Akin said redundancies at structural levels hinder effective use of funds. For instance, many associations, all state conventions and the national convention have systems to find, assess and train church planters.

One ill effect of this redundancy, Akin would say, is that it reduces the amount of money actually available to fund church planters on the field.

Akin referred to Hunt's church, which funded a church plant in Las Vegas with a half million dollars. That church now runs 1,500, but those dollars are not counted as Coop­erative Program gifts because they bypassed the system.

Akin also described a recent Southeastern graduate who is planting a church in Wash­ing­ton, D.C. He had to "jump through the hoops" of all three levels of convention structure and finally put together a package of support that totals $36,000 the first year and drops by $12,000 each year. Be­cause the North American Mission Board provides some of those funds, the hours he can work in a non-ministry job to supplement his income are limited.

This in a city where his apartment rent will be $30,000.

“Who should really be in the business of planting churches?” Akin asked. “Other churches. Various Baptist agencies should be helping in that. They shouldn't really be driving it.”

Akin and Hunt will meet June 8 with state convention executives to try to assure them their only agenda is finding a way to relieve “stagnation” they feel in the convention.

This year's convention marks the 30th anniversary of the “conservative resurgence,” a theological/political movement aimed at positioning the na­tion's largest Protestant de­nom­ination to ascribe to biblical in­errancy. Leaders of the movement anticipated a “move to pursue the Great Commission at home and abroad” and a “great revival in expository preaching across the convention,” Akin said. “We haven't seen that either.”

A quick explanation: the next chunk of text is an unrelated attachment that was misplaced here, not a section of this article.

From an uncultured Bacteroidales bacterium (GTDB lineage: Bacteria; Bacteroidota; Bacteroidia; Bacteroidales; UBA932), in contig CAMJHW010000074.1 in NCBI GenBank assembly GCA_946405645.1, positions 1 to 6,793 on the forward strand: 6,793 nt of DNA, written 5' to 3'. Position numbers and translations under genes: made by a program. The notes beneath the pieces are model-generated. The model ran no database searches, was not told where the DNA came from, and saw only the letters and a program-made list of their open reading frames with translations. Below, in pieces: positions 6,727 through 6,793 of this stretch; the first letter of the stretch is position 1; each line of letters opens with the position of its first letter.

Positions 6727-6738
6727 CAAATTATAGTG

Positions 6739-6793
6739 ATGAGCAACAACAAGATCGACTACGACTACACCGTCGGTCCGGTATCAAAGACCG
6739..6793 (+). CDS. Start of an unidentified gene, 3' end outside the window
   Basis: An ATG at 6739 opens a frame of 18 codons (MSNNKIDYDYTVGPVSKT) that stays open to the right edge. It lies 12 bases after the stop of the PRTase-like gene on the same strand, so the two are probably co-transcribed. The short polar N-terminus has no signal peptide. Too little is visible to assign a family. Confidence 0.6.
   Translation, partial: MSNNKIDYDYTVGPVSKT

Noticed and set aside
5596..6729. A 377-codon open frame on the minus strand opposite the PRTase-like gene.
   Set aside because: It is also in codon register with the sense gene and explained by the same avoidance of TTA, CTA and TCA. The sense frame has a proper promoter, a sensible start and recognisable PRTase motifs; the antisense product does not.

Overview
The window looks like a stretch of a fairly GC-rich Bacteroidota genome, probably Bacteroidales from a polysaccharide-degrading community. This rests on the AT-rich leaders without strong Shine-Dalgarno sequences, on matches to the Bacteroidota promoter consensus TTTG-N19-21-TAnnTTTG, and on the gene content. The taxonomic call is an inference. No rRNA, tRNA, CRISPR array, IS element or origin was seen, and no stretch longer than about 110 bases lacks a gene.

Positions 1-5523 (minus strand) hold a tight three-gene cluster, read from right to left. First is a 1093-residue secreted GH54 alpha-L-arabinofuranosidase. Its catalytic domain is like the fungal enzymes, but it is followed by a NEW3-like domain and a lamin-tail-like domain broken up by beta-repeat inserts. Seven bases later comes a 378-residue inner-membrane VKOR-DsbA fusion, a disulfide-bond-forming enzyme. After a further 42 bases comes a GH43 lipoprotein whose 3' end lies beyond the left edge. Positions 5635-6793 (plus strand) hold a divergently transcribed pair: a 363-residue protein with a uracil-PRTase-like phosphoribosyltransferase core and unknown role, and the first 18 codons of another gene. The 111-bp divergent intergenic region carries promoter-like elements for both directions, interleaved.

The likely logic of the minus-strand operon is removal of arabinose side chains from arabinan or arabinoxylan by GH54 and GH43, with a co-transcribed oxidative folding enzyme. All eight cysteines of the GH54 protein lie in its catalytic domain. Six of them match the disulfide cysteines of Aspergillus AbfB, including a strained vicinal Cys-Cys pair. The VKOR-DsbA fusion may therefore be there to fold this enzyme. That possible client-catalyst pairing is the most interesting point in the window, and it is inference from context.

“The promise of the Con­servative Resurgence was that eventually we would find enough common biblical and theo­logical ground that we could focus on the Great Com­mission,” the declaration states in Article 5.

The same article urges an “attempt to discern the difference between primary, secondary and tertiary issues” which lie “at the heart of many of our present tensions.”

Akin said differentiating first-tier issues — those that de­fine what it means to be a Chris­tian — from others will lower tensions and increase cooperation.

“We're simply recognizing your right to believe what you want to believe, but it does affect our ability to cooperate,” Akin said. He used as example that anyone can believe women have the right to be pastors, but “it will be problematic” for chur­ches that do not believe the same way to work together.

Because there is some reference in the document to the Baptist Faith and Message as a “sound confession for building theological consensus for Great Com­mission cooperation,” Akin was asked about the International Mission Board's adoption of two policies — on baptism and private prayer language — that go beyond the BFM to restrict eligibility of certain missionary candidates.

“I think the IMB policy on private prayer languages is wrong,” Akin said. “I'm with Jerry Rankin on that.” Rankin is president of the IMB.

At the same time, Akin said he supports the clear IMB policy to recall any missionary who promotes charismatic practices on the field.

Norman Jameson is editor of the North Carolina Biblical Recorder.